In the same manner, it can also be seen that financial cost includes interest that are paid by the company against the financial instruments that they have drawn on, as well as the fee expenses that are incurred on financing.

As far as the imputed cost of capital is concerned, it can further be seen that it is the figure that can be calculated using metrics like inflation, and the market rate of equity in the discussion.

Example and How to Calculate?

The calculation of financial self-sufficiency can be calculated using the following example:

Elgar Co. has the following finances from the year ended 31st December 2020.

INCOME STATEMENT2019 ($)
Financial Income400,000
Interest Income300,000
Fees Income50,000
Commissions Earned50,000
Financial Expenses200,000
Interest Expenses150,000
Fees Expenses50,000
Financial Margins200,000
Loan Loss Provision40,000
Operating Expenses50,000
Administrative Expenses50,000
Net Profit Before Tax110,000
Tax on Profit10,000
Net Profit After Tax100,000

Furthermore, the imputed cost of capital calculated was 40,000 based on the inflation rate of 5%.

Depending on the following information mentioned above, it can be seen that following:

Operating Income: Financial Income = 400,000

Operating Expenses = 50,000

Financial Costs = 200,000

Loan Loss Provision = 40,000

Cost of Capital (Impute) = 40,000

Financial Self-Sufficiency = Operating Income [400,000] / (Operating Expenses [50,000] + Financial Cost [200,000] + Loan Loss Provision [40,000] + Cost of Capital (imputed) [40,000])

Financial Self-Sufficiency = 400000 / 330000 = 121.2%

The Financial Self-Sufficiency Ratio mentioned above is proof of the fact that the company is doing well enough to earn its self-sufficient operating revenues in order to meet its expenses. Therefore, this is a positive sign and shows that the company would be fine in the short run.

 Advantages

Financial self-sufficiency is something that is really integral for the very survival of the business. As a matter of fact, it can be seen that financial self-sufficiency results in businesses and companies being able to meet their expenses, and cover all the liquidity-related expenses.

In the same manner, it having a clear idea about financial self-sufficiency somewhat ensures that businesses can keep their investors and their investment on board.

In retrospect, financial self-sufficiency can also help businesses save considerable money by avoiding costly finance charges, which would otherwise be substantial because of the existing high level of risk for the company.

Therefore, this particular metric can act as a signaling effect, which goes in favor of the business.

Disadvantages

Regardless of the fact that financial self-sufficiency is considered a very useful tool for gauging the operational efficiency of the firm, yet there is no doubt to the fact that it has certain implications that also need to be accounted for when using this matrix.

In certain cases, for example, a higher self-sufficiency ratio is also indicative of the fact that the organization can further expand its operations and resources in order to get a better return.

In the same manner, it can also be seen that as far as financial self-sufficiency is concerned, there might be a tradeoff between growth, and self-sufficiency.

A business with limited growth and sustained operations might be self-sufficient in terms of operations, but it might not always hold a promising future for the people. Hence, this opportunity cost needs to be accounted for, so that companies can decide what is better for them, strategically.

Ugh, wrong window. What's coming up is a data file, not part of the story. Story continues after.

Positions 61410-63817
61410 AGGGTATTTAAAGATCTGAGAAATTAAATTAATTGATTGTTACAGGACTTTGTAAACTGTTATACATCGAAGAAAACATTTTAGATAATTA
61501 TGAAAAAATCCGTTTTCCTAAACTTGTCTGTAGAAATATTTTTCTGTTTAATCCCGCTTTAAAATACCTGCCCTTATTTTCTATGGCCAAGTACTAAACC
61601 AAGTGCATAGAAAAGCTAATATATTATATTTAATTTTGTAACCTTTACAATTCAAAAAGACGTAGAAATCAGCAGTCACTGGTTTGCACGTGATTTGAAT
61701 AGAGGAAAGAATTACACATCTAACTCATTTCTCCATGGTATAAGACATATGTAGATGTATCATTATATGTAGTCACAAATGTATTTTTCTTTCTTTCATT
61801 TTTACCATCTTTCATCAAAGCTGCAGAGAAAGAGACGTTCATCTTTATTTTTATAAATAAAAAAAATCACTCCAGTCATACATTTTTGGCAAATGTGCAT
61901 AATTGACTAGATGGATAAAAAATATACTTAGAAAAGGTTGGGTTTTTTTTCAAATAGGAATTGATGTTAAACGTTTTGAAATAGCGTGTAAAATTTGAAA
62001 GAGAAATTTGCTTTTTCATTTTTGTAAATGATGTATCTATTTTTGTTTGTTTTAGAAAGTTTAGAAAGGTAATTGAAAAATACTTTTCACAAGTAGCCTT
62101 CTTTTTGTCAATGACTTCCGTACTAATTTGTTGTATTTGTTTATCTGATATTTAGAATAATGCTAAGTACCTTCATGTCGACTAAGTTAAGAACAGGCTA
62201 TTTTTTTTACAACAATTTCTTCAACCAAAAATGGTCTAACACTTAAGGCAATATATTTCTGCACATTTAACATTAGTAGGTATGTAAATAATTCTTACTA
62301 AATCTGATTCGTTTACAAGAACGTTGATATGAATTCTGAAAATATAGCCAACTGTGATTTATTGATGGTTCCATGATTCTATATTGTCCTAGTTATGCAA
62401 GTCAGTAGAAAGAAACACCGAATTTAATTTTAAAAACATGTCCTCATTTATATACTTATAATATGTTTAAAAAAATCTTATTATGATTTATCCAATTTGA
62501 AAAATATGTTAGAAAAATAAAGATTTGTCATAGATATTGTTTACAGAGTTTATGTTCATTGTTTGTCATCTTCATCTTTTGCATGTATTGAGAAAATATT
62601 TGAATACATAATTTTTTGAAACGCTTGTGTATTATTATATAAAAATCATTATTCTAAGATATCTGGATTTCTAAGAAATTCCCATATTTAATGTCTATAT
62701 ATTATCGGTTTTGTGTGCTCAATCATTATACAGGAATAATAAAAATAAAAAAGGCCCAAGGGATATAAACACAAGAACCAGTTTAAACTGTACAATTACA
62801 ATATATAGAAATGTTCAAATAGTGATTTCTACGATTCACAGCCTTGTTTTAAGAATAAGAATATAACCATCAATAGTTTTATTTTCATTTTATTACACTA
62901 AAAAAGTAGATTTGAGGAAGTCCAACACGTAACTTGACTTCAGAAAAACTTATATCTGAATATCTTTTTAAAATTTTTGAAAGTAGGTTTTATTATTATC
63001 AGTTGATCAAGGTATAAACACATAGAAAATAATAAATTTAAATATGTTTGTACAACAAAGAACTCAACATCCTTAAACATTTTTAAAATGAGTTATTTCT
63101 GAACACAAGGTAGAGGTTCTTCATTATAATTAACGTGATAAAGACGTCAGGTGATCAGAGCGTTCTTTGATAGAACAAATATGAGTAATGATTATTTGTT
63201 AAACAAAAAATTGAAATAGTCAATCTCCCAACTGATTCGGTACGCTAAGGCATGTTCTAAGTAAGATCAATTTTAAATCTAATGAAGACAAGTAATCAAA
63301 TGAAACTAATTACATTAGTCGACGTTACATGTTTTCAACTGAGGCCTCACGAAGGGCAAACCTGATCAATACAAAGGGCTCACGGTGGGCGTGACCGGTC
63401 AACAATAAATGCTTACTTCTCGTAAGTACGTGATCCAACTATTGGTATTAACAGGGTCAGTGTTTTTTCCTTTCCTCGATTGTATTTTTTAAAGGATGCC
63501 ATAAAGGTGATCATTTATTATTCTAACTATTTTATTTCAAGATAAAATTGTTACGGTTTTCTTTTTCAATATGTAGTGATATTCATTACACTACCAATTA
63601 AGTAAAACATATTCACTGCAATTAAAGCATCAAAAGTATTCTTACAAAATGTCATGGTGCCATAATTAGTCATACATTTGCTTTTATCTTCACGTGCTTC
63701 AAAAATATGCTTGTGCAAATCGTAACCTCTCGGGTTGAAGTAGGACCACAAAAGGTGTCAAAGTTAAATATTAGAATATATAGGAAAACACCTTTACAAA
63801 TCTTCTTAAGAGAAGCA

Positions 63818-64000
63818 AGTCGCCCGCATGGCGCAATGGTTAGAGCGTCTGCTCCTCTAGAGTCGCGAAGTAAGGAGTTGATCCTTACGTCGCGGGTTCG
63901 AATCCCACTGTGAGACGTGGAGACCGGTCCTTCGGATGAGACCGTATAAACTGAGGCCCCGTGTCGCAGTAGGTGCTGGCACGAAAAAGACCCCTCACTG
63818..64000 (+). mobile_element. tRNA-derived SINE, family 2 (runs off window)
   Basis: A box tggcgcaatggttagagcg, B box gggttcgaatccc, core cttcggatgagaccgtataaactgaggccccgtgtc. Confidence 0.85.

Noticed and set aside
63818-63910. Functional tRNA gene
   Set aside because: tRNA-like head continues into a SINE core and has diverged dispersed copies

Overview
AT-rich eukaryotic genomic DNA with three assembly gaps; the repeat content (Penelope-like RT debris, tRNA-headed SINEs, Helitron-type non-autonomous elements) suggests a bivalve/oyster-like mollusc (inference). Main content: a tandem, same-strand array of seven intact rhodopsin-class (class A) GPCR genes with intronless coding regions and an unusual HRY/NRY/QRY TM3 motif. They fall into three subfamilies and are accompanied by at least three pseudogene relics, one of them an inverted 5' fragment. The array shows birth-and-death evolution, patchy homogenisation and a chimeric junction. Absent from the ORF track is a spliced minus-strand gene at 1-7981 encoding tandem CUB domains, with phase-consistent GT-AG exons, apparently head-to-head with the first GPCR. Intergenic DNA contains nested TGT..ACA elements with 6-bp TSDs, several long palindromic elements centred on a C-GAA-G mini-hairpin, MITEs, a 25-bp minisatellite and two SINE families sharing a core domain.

Current Cash Debt Coverage Ratio

Definition

Current Cash Debt Coverage Ratio is categorized as a liquidity ratio that is used to measure the effectiveness with which cash is managed within the company.

It basically is a metric that depicts the company’s relation to the operating cash flow that is received by the company over the respective period, along with the current liabilities that needs to be settled by the company.

In simpler terminology, it basically reflects the company’s ability to settle its current liabilities from the operating cycle over the respective period.

Formula

Current Cash Debt Coverage Ratio is calculated using the following formula:

Current Cash Debt Coverage Ratio = (Net Cash provided by Operating Activities) / (Average Current Liabilities)

How to Calculate Current Debt Coverage Ratio?

The calculation of Current Debt Coverage Ratio can be explained using the following illustration:

Jardin Co. was able to generate $26,250 from its operating cycle in the Financial Year ended Dec 31 2019. Jardin Co. had current liabilities of $20000 and $30000, on 1st January 2019, and 31st December 2019, respectively.

In the illustration given above, the Current Debt Coverage Ratio of Jardin Co. can be calculated as follows:

Current Cash Debt Coverage Ratio = 26250 / (Average Current Liabilities), where

Average Current Liabilities = (20,000 + 30,000) / 2 = $25,000. Therefore,

Current Cash Debt Coverage Ratio = 26,250/ 25,000 = 2

Interpretation: The Current Cash Debt Coverage Ratio of 1.05 means that for every $1 of Current Liability that the company has, it also has $1.05 from its Operating Cycle to fund that particular Current Liability.

A high Current Cash Debt Coverage Ratio is indicative of a better liquidity position of the company. Generally, a Current Cash Debt Coverage Ratio of 1:1 (or higher) is considered as very comfortable from the standpoint of the company.

Advantages

Current Cash Debt Coverage Ratio tends to be a highly important metric that helps companies, as well as their stakeholders in the decision-making process. Here are a few reasons why this particular ratio is considered to be a really important ratio:

  • Current Cash Debt Coverage Ratio includes thee holistic performance of the year, because it includes the amount that has been raised from Operating Cycle of the company across the year. In the same manner, it incorporates ‘average liabilities’ across the year, which means it inculcates the holistic performance of the company and not just standalone figures.